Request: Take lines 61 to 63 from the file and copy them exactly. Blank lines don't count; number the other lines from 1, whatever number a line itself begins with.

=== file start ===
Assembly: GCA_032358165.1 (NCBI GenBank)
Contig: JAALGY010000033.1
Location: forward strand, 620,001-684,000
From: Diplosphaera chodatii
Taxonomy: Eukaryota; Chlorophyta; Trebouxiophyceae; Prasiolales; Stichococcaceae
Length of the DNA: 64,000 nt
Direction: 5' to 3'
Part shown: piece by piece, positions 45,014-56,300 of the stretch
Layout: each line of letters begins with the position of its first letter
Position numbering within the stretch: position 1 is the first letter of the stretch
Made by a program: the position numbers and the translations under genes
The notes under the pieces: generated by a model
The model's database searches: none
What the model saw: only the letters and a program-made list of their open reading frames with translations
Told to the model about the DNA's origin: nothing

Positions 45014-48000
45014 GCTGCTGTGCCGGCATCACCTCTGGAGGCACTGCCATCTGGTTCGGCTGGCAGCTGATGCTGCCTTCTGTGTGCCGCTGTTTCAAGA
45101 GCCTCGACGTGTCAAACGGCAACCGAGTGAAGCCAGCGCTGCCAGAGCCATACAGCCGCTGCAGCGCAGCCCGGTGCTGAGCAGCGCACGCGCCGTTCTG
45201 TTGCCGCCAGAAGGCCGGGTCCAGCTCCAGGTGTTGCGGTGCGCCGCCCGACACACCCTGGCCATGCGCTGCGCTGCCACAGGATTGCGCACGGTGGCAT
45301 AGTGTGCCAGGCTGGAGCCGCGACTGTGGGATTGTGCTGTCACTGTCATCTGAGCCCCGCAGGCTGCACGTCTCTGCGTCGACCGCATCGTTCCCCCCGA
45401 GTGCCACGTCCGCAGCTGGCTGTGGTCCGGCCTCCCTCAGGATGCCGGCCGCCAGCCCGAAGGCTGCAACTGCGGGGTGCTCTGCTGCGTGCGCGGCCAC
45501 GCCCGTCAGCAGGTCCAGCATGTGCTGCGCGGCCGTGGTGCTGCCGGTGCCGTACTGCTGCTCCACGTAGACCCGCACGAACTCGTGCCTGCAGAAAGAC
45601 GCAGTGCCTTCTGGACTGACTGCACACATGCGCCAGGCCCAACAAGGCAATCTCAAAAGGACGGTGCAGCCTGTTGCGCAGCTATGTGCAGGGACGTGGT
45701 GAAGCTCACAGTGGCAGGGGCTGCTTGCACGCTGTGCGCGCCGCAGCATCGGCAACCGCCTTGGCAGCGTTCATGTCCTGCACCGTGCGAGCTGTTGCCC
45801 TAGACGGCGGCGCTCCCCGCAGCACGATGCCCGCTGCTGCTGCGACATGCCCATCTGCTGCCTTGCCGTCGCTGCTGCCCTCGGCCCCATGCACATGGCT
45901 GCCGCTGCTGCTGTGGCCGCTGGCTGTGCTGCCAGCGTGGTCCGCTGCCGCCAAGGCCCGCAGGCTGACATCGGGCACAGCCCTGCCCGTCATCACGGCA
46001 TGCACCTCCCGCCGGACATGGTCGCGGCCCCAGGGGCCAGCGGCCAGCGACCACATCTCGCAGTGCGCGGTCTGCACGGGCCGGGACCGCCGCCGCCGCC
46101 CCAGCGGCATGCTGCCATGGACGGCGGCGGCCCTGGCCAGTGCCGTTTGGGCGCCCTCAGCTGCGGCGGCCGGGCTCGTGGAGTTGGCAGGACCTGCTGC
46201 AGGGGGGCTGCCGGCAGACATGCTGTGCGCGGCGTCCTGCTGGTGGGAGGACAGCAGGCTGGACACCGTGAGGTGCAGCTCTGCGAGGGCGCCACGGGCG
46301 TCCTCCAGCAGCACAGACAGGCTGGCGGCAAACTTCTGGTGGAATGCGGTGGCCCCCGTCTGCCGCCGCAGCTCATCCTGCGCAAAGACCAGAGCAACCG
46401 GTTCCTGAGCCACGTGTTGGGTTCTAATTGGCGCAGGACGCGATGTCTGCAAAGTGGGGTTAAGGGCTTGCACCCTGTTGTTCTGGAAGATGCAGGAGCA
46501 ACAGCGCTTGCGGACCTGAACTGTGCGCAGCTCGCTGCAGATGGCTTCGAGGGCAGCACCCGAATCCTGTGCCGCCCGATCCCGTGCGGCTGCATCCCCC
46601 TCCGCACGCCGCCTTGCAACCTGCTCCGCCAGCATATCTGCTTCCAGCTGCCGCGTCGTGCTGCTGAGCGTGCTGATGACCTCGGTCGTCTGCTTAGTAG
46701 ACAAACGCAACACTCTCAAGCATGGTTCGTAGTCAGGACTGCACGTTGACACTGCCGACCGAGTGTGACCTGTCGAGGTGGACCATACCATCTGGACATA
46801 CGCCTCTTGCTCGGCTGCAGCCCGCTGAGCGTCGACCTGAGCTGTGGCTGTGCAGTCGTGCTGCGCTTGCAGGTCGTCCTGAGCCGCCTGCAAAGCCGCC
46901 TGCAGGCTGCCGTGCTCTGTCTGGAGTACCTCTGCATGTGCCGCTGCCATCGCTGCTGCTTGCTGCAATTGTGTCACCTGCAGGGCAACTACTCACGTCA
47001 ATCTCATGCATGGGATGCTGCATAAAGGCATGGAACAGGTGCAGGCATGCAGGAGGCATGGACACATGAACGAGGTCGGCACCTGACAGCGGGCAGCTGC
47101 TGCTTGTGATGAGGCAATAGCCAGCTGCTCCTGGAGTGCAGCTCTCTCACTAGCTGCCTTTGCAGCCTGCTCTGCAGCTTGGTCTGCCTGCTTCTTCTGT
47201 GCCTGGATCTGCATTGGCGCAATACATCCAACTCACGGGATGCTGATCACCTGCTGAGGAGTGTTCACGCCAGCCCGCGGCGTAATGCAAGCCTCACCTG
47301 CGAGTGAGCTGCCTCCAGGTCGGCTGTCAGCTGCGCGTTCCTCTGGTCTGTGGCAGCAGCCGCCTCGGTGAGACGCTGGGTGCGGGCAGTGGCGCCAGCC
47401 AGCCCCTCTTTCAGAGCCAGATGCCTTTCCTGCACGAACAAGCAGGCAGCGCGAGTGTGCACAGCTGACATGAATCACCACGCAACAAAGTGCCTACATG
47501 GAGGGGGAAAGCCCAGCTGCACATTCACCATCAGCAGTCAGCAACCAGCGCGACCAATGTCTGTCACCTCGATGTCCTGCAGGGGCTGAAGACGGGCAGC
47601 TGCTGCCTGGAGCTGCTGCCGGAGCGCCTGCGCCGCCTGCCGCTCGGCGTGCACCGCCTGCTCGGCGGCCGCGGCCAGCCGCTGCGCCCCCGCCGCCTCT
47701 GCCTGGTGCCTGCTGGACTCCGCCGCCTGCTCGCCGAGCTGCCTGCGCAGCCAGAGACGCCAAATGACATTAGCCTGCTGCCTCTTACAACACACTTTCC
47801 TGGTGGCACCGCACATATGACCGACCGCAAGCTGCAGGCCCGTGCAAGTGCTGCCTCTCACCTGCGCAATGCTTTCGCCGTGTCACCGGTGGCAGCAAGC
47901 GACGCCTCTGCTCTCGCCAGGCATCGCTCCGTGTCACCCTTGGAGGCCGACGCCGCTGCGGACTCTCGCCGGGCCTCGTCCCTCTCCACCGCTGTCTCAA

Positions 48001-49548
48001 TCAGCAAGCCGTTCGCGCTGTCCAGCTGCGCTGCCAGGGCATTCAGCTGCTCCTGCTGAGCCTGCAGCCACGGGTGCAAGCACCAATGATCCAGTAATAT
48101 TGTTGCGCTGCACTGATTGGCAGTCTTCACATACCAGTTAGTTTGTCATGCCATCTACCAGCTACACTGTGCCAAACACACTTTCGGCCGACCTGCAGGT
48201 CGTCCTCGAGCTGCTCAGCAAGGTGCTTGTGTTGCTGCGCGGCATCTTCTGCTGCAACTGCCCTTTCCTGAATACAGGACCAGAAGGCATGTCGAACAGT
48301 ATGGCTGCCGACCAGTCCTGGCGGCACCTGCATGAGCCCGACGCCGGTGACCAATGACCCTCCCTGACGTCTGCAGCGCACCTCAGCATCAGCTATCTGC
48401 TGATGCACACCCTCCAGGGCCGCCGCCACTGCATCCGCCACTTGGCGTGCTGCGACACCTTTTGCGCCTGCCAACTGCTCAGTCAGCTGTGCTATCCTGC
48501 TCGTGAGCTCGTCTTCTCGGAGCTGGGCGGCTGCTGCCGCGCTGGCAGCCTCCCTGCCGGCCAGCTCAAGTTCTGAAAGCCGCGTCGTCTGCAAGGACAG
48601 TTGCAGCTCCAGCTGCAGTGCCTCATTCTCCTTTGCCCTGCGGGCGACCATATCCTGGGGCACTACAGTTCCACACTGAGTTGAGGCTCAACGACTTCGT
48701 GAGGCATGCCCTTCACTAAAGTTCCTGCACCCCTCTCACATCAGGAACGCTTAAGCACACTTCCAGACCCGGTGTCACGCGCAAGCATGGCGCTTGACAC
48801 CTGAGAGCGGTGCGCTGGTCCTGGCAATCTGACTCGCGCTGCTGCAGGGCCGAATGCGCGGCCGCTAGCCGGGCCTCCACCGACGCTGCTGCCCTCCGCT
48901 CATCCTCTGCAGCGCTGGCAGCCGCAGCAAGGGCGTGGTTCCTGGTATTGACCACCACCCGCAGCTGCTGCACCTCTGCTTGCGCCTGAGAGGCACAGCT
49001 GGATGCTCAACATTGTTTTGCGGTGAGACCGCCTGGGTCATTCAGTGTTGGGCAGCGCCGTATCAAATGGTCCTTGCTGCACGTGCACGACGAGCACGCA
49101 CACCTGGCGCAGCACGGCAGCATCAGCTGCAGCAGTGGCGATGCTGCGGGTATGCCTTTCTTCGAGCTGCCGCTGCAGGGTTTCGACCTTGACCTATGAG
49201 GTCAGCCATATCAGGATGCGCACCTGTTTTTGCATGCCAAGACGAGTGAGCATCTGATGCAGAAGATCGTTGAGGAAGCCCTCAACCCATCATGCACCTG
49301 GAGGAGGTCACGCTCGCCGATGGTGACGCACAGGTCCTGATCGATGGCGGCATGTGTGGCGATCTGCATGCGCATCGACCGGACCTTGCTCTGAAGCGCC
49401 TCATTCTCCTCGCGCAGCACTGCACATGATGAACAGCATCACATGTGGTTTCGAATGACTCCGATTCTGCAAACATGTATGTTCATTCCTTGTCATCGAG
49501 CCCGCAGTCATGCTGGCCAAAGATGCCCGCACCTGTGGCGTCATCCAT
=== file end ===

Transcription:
49301 GAGGAGGTCACGCTCGCCGATGGTGACGCACAGGTCCTGATCGATGGCGGCATGTGTGGCGATCTGCATGCGCATCGACCGGACCTTGCTCTGAAGCGCC
49401 TCATTCTCCTCGCGCAGCACTGCACATGATGAACAGCATCACATGTGGTTTCGAATGACTCCGATTCTGCAAACATGTATGTTCATTCCTTGTCATCGAG
49501 CCCGCAGTCATGCTGGCCAAAGATGCCCGCACCTGTGGCGTCATCCAT